When the city council examined Santa Monica’s noise ordinance, the union sent a letter to the mayor saying that preventing bullhorns and early-morning rallies “inhibits the rights of Santa Monicans to hear diverse points of view.” A writer in the Orange County Register referred to Local 11 as “the region’s most divisive union.” 
Local 11 opposes new hotel projects if the union or its political allies do not stand to benefit. In 2017, Local 11 paid to advertise throughout the city of Los Angeles in protest of a hotel project because the president of the construction company, Bill Wilhelm, belonged to Legatus, a Catholic business networking group. Wilhelm severed ties with Legatis, but Local 11 demanded a list of concessions, many of them unrelated to the union. The construction company accused the union of engaging in a smear campaign after negotiations with the hotel turned sour. Councilor Mitch O’Farrell (D), who represents the area, said, “As a gay man, I am extremely disappointed that Unite Here has sought to drive a wedge within my community in this way.” 
Local 11 gained criticism for advocating for a minimum wage ordinance while also seeking an exemption in 2014. The Los Angeles City Council voted to increase the minimum wage for large hotels to $15.37. Local 11 was a major advocate of the ordinance but it was later found out that the union also included an exemption for its own members. 
Former Local 11 President Thomas Walsh said at the time he didn’t see it as an incentive but that he hoped it would cause hotels to be less resistant to unionization.  Such exemptions have been pushed by unions elsewhere to force employers to reach union agreements. 
Local 11 is best known as the representative for a large share of Disneyland’s staff. During a contract dispute in 2010, union workers, reportedly dressed as Disney characters, passed out fliers and balloons accusing the company of harboring pedophiles. The fliers said dozens of sex offenses were committed every year inside the park, and warned tourists to “Keep Your Children Close!” A spokesman for the Anaheim Police Department said the department was unaware of any such incidences.  Earlier that same year, Local 11 announced that ten of its members had started hunger strikes to bring attention to the contract dispute.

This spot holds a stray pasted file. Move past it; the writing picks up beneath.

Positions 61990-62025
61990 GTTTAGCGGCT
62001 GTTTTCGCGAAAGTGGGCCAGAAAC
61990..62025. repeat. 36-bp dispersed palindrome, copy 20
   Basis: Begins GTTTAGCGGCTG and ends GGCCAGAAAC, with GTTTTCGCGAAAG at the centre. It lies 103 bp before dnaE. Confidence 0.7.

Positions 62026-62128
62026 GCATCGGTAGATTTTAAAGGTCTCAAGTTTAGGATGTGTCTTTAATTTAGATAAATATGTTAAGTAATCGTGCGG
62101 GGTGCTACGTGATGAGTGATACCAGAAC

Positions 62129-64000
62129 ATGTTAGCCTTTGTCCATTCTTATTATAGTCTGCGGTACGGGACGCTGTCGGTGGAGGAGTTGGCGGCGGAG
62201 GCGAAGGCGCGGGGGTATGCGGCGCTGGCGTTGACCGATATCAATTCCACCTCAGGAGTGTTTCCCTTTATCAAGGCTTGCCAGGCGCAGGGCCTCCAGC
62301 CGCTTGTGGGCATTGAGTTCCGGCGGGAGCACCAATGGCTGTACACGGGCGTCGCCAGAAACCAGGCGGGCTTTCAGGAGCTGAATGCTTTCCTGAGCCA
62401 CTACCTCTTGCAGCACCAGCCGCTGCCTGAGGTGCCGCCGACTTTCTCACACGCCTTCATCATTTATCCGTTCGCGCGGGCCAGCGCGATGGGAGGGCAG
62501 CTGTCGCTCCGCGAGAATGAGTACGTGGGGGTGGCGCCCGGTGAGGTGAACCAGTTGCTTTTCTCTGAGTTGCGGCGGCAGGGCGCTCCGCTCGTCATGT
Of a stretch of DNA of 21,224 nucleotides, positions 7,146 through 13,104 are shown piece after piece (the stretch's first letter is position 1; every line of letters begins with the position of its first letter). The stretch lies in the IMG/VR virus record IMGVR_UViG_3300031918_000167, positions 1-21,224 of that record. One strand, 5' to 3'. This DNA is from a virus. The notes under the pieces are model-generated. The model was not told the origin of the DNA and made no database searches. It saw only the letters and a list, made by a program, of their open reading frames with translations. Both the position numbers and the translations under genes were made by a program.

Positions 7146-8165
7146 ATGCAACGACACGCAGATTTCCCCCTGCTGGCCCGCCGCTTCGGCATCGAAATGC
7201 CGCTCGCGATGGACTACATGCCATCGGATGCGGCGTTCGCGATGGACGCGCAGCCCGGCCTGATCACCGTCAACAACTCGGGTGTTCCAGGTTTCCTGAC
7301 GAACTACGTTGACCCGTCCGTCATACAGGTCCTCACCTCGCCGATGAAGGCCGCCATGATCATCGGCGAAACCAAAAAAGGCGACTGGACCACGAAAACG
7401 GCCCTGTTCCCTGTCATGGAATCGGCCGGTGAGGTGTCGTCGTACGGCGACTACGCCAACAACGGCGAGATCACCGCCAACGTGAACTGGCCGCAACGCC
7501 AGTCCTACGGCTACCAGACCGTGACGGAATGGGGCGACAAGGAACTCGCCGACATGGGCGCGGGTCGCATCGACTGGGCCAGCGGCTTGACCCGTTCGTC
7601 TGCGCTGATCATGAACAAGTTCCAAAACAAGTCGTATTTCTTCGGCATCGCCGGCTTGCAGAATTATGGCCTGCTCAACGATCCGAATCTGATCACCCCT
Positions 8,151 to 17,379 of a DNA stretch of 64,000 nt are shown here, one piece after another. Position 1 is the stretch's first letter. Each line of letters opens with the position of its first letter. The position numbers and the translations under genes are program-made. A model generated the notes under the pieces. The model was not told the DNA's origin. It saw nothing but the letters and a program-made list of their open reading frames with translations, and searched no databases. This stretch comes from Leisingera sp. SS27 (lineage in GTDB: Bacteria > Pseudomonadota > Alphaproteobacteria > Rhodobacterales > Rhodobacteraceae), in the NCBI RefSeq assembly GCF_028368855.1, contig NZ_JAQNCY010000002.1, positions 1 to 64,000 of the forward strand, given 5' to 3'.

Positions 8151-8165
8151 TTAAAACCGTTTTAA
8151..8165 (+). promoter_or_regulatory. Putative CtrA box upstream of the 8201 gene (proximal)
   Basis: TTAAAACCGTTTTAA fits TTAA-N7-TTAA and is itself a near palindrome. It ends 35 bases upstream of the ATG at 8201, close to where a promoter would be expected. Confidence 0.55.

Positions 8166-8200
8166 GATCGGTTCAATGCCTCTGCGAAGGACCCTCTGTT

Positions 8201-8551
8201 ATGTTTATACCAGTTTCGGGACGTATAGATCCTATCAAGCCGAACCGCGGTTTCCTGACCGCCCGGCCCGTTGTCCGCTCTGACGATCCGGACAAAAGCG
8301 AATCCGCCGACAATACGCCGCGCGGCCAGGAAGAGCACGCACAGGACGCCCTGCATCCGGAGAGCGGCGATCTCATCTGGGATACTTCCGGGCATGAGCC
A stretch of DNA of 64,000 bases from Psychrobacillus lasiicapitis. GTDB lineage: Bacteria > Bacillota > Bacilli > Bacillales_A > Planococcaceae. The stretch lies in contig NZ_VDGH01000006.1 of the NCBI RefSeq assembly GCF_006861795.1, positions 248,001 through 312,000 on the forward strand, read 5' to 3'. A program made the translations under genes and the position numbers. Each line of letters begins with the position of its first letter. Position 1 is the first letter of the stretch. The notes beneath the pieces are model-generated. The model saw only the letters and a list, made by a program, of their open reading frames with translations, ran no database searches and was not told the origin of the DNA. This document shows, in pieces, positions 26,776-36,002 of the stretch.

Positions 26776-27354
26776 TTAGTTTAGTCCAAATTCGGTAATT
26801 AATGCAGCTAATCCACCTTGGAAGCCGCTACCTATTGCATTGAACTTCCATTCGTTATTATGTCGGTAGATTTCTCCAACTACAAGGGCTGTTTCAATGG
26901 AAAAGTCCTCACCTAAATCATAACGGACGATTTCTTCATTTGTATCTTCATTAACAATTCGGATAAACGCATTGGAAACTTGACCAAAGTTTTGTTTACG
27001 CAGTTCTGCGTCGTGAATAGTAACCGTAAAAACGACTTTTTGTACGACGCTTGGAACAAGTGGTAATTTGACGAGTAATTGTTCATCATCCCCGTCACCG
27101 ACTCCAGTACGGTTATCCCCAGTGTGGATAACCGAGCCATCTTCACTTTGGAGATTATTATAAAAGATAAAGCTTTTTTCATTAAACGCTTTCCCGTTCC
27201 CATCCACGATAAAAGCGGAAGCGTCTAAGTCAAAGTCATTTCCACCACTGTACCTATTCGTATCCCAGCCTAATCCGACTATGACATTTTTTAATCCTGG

In order to put additional pressure on companies during negotiations, Local 11 frequently protests on behalf of other political causes.
When a luxury hotel owned by the Sultan of Brunei fired its union workers, Local 11 brought attention to Brunei’s stance on homosexuality. Ellen DeGeneres and a number of other celebrities promised to boycott all of the hotels connected to the Sultan, and the result was a PR disaster for the company. 
When Iman Boudlal, a Moroccan-American woman, sued Disney for her right to wear a hijab at work, a Disney representative said “Unfortunately, this is yet another attempt by Local 11 to distort the facts and distract from the real issue that their members have been without a contract for two and a half years.” 
In 2015, LGBT activists supported a Local 11 boycott against the Manchester Hyatt after it was discovered that the owner, Doug Manchester, had donated money to help put Proposition 8 on the California ballot. The general manager of the Hyatt Regency described the union’s attacks in a letter as were “baseless,” and intended to intimidate employees by creating a “contentious bargaining environment.”  
During the 2018 midterm elections, Betty Guardado, vice president of Local 11, spoke at a rally outside the Arizona state capitol protesting immigration policy. “This state is going to turn blue!” Guardado told the crowd. 
Despite a longstanding alliance between Local 11 and the LGBT community, the union picketed the LA Gay and Lesbian Center’s 39th Anniversary Gala while the union was in negotiations with the Hyatt Regency. 
Local 11 supported several groups financially in 2018. Anaheim Resort Workers for A Living Wage received a total of $443,900 by the union that year. Arno Petition Consultants received a total of $99,227. Citizens For a Better W. Hollywood was able to get $145,950. The Los Angeles County Federation of Labor also got $17,500. No On J&K received $75,000. The South Bay Women’s Project received $531,149.
Goodwin Simon Strategic Research was also paid for its polling services $53,950 that same year. Kaufman Legal Group was paid in legal fees $165,140. Olson Hagel & Fishburn LLP was also paid in legal fees $19,848. 
Unite Here Local 11 has three co-presidents and various other leadership positions. Ada Briceno, Susan Minato, and Kurt Petersen currently serve as presidents of the union. Manuel Roman and Martha Santamaria both work as executive vice presidents. Martin Lopez serves as the director of the union. 
Briceno started as a hotel worker who moved her way up through Unite Here Local 681. She eventually became the first Latina president of her local. She became part of Local 11 when her union merged with it in 2008. She has been an advocate of various union causes like the ordinance requiring a $15.37 an hour minimum wage for large hotels in Los Angeles in 2014. 
Minato first became a part of the labor movement as a lawyer representing the Utility Workers Union. She would eventually leave her legal career and become a union organizer in 1993. She was a key organizer when Local 11 rebuilt itself in the early 2000s. 
Petersen started in the labor movement as an organizer by joining the United Farm Workers of Washington State in 1992. He became part of the national Unite Here as an organizing director started in 1995. He would later become part of Local 11.